Liberal arts and science studies enable nursing students to enhance decision-making and communication skills and think from a global perspective. They enable students to provide holistic care to patients with physical, social, economic, and psychological concerns using the nursing process (Kooken & Kerr, 2018). Besides, social sciences, equip students with leadership skills that are essential in nursing practice.


A diagnosis of cancer is made through history taking, physical examination, and diagnostic tests. Cancer staging is conducted to establish the size of the malignant tumor, lymph node involvement, and degree of metastasis.  Complications of cancer include infection, septic shock, and bleeding and hemorrhage, which occur as a result of treatment side effects and invasive procedures. The physical effects of cancer can be minimized by effective pain control, nutritional support, and appropriate skin care. Psychological effects can be reduced, encouraging patients to be independent and participate in self-care and discussing psychological concerns. The causes of increased incidence and mortality rates of various concerns include tobacco smoking, sun exposure, physical inactivity, poor diet, excessive alcohol intake, infectious agents, and obesity and overweight. The nursing process is used to identify problems and complications in cancer patients and developing goals that are evaluated after implementing evidence-based interventions. Lastly, liberal arts and science studies equip nursing students with creativity and critical thinking skills, enhance research skills, and promote culturally appropriate nursing care.


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The scourge of cancer has been increasingly affecting the patients, their families, and even the community at large. Its prevalence has been increasing, the effects are increasingly being experienced and reported, and the healthcare burden has been worrisome. The global incidence of cancer was 23.6 million as of 2021 with 10 million deaths occurring annually worldwide making it the second leading cost of death in the world only bested by cardiovascular deaths (Sung et al., 2021). The United States is not exempted from these impacts with the annual new cases being approximately 1.75 million and estimated deaths being 0.6 million annually (Cancer data and statistics, 2022). In addition, the affected patients also develop psychosocial effects and physical impacts of the disease that might be debilitating. Due to these high burdens of cancers, the healthcare systems have conducted studies to help in understanding the etiologies of cancer, the reasons for increasing healthcare burden related to disease, and even the preventive healthcare strategies that can be employed in reducing the burden. The objective of this paper is to provide insight into cancer by describing how it is diagnosed and staged, complications arising during its treatment, and the roles that nurses perform in managing cancers.

Cancer Diagnosis and Staging


            Cancer can either be diagnosed at routine screening or during the diagnosis. The screening tests are preferred by the healthcare stakeholders because it guides in the early detection of cancer before it manifests and is therefore associated with a better outcome of care. In contrast, diagnostic tests are employed to identify specific cancer when the patient has presented with the signs and symptoms suggestive of certain cancer. Diagnosis, therefore, begins with history taking and physical evaluation of the patient whose results will guide the specific diagnostic tests to order for. For instance, patients who present with chronic cough and hemoptysis with a history of cigarette smoking can be diagnosed with lung cancer as opposed to another who presents with hematuria, flank pain, and flank mass who would be diagnosed with renal cell cancer (Koo et al., 2020). In either of these cases, the diagnostic tests done are different. These tests can however be broadly considered as imaging studies, laboratory tests, and histological tests.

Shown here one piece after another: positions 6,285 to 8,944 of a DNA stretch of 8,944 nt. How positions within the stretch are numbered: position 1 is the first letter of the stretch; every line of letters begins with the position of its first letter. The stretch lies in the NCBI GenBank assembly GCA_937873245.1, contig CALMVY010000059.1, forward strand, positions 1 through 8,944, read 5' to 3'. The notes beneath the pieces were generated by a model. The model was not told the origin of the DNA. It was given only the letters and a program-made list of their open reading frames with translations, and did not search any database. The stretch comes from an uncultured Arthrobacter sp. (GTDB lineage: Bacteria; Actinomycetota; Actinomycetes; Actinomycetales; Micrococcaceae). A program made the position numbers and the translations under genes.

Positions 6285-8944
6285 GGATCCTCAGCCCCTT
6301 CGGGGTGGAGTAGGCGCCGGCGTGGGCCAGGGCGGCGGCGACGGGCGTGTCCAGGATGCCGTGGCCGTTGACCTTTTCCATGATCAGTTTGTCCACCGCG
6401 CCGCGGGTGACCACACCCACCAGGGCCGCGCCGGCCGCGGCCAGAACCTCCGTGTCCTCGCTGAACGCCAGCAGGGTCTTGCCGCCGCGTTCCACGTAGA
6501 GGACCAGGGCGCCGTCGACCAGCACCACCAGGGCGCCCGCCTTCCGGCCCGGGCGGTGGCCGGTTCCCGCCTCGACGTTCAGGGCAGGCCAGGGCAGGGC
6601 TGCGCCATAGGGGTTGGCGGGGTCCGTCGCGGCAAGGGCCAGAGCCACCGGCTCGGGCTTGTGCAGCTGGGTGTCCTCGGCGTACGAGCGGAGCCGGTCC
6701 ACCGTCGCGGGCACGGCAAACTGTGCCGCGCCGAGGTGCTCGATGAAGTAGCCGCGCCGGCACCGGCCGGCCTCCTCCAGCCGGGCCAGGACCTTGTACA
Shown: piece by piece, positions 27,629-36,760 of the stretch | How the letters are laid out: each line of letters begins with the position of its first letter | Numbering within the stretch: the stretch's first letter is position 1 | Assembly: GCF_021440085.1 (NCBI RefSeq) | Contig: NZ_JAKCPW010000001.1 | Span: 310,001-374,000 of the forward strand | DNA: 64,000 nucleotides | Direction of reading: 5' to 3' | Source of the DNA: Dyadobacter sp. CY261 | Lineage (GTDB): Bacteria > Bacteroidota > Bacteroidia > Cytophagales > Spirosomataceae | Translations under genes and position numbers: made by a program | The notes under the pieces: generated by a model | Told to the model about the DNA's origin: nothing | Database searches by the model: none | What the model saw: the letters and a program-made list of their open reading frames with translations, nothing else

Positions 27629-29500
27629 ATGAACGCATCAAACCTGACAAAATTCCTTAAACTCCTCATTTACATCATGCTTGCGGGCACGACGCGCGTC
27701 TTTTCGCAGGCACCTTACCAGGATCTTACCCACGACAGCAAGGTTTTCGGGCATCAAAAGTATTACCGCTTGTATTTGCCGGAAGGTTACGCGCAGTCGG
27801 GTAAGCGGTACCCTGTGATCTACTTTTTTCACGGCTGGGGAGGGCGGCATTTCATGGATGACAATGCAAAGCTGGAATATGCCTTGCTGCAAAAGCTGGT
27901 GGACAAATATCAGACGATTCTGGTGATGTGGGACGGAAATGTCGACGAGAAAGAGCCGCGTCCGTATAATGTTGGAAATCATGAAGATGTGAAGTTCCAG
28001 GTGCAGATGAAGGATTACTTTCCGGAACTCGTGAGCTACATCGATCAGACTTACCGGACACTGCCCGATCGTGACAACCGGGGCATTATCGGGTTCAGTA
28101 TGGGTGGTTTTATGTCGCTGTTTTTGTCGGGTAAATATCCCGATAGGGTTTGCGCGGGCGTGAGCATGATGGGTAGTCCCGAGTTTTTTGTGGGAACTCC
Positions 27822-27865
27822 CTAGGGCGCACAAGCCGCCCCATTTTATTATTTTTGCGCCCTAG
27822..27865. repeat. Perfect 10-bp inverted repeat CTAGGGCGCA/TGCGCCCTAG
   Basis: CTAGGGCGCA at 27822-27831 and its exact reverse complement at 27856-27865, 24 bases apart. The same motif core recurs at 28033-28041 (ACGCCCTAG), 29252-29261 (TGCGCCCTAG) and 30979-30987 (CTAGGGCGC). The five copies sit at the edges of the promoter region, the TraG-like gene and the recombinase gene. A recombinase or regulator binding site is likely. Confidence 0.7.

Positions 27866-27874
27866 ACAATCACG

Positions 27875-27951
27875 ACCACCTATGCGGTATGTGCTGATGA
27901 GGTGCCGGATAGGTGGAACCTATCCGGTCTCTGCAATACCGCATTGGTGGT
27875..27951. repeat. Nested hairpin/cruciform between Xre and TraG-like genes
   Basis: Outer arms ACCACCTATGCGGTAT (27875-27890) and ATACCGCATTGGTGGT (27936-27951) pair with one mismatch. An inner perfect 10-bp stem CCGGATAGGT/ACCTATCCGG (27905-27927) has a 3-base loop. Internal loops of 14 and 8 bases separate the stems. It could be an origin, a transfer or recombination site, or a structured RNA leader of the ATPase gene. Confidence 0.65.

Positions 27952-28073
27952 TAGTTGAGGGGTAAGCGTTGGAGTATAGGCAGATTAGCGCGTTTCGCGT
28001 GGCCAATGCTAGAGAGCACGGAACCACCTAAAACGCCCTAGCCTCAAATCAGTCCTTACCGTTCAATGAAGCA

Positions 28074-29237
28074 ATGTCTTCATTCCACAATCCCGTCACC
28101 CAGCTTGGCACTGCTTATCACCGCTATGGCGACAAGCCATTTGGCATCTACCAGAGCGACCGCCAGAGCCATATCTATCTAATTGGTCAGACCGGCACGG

The laboratory tests that have been employed in cancer diagnosis utilizes specimen such as those that have been collected through biopsy. During the assessment, the structures of the collected samples are compared with the normal structures to identify any abnormalities at the cellular (cytological) or tissue (histological) levels (Wilkinson, 2021). Given the advancements in diagnosis, there is a recent application of molecular studies in the diagnosis of cancers where the molecular characteristics of the oncogenic cells can be identified through immunohistochemistry or flow cytometry to not only help in the qualitative diagnosis of specific cancer but also quantification of the oncogenic cells (Sung et al., 2021). The biopsy and visual tissue inspection are the gold standards for the diagnosis of cancer given the high cost and unavailability of molecular studies. The molecular studies are however more accurate.

Imaging studies complement the laboratory studies in the diagnosis of cancers. They help in structural visualization and may guide in assessing the local effect of cancer or even its spread. Some of the imaging tests include CT scan, colonoscopy, esophagoduodenoscopy (OGD), MRI, and PET scans. During some of these imaging studies, targeted specimen collection can be done for the affected structures thus increasing the yield of the specimen (Koo et al., 2020). Incorporating both laboratory and imaging studies in cancer diagnosis is encouraged as it promotes accuracy in diagnosis.